How Engaged Do They Need to Be? Not Very
By Ken Magill
I’ve been thinking about the ongoing email-engagement discussion for several weeks now and my thoughts have led me to one tentative conclusion.
Recipients of commercial email do not have to be all that engaged with commercial email in order for it to get delivered just fine.
Representatives of four major email inbox providers at two recent Email Experience Council events—a panel discussion and a webinar—said recently that while engagement is important, they do not track opens or clicks to assess it.
They said they do, however, track actions such as replying to messages, moving them to folders, pulling them out of the spam folder, deleting them without opening them, adding the sender to the address book, and reporting the messages as spam—among other things.
The two negative metrics in the list above are deleting without opening and reporting spam.
Think for a moment how the vast majority of recipients respond to commercial email. They don’t. And those who do respond either open and click on the messages, or make purchases as a result of the email without clicking on it, possibly even without opening it.
People don’t, as a rule, reply to commercial email. What is there to reply to?
With some possible exceptions, people don’t add commercial senders to their address books. They don’t move the messages to different folders.
People certainly delete commercial messages without opening them—those who value a clean inbox, anyway.
A Microsoft executive once told me there are three types of email users. I can remember two: hoarders like me who pretty much have every email ever sent to them sitting in their accounts, and people who clean out their inboxes every day.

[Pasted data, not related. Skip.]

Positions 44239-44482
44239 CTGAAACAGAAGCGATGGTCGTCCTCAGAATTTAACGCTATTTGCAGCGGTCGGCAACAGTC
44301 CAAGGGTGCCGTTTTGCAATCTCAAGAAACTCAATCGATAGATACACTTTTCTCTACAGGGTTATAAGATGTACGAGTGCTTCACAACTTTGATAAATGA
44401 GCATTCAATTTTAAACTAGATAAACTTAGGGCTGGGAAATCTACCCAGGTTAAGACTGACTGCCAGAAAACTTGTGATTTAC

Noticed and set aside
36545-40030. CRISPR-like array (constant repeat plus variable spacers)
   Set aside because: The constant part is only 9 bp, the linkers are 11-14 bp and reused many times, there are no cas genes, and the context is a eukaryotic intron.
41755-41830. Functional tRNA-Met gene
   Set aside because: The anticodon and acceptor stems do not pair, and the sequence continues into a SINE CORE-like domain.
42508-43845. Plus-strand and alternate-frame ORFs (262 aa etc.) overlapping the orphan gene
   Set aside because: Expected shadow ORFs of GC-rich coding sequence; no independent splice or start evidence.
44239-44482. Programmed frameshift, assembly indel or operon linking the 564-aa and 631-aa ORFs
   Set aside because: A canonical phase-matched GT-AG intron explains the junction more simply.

As a result, it would seem the delete-without-open metric only comes into play with a subset of email recipients—those who clean out their inboxes every day, and possibly that third group I can’t recall.
How big the subset is, I have no idea.
But the hoarder subset is probably reasonably large.
So it would seem the delete-without-open metric does not apply to a large subset of email inbox holders: hoarders.
People do report commercial email as spam, but large numbers of spam complaints are almost always caused by sloppy email address acquisition or mailing to old, dead lists.
Spam complaints shouldn’t be a problem for email marketers who focus on data quality and integrity and who take advantage of feedback loops—services ISPs offer to let email marketers know when recipients mark their messages as spam.
So the two negative engagement metrics—delete without open, and report as spam—only come into limited play with permission-based senders.
And natural human apathy—especially with commercial email—indicates that the positive metrics ISPs monitor, such as moving email around and replying to it, hardly come into play. Or if they do come into play, there doesn’t need to be much of it to indicate a comparatively engaged list.
And clicks and opens—as senders know them—don’t come into play at all.
Yet, so many brands achieve high inbox-placement rates.
As a result, common sense says people do not need to be very engaged with a marketer’s email messages in order for the marketer to get campaigns delivered mostly just fine.
And, once again, we’re back to data-quality at the point of email address acquisition. Any time a marketer has deliverability problems resulting from their own actions, as I understand it, the troubles can usually be traced to sloppy address acquisition practices.
Conclusion: Email marketers’ focus shouldn’t be so much on increasing engagement on an ongoing basis as it should be on avoiding slop up front.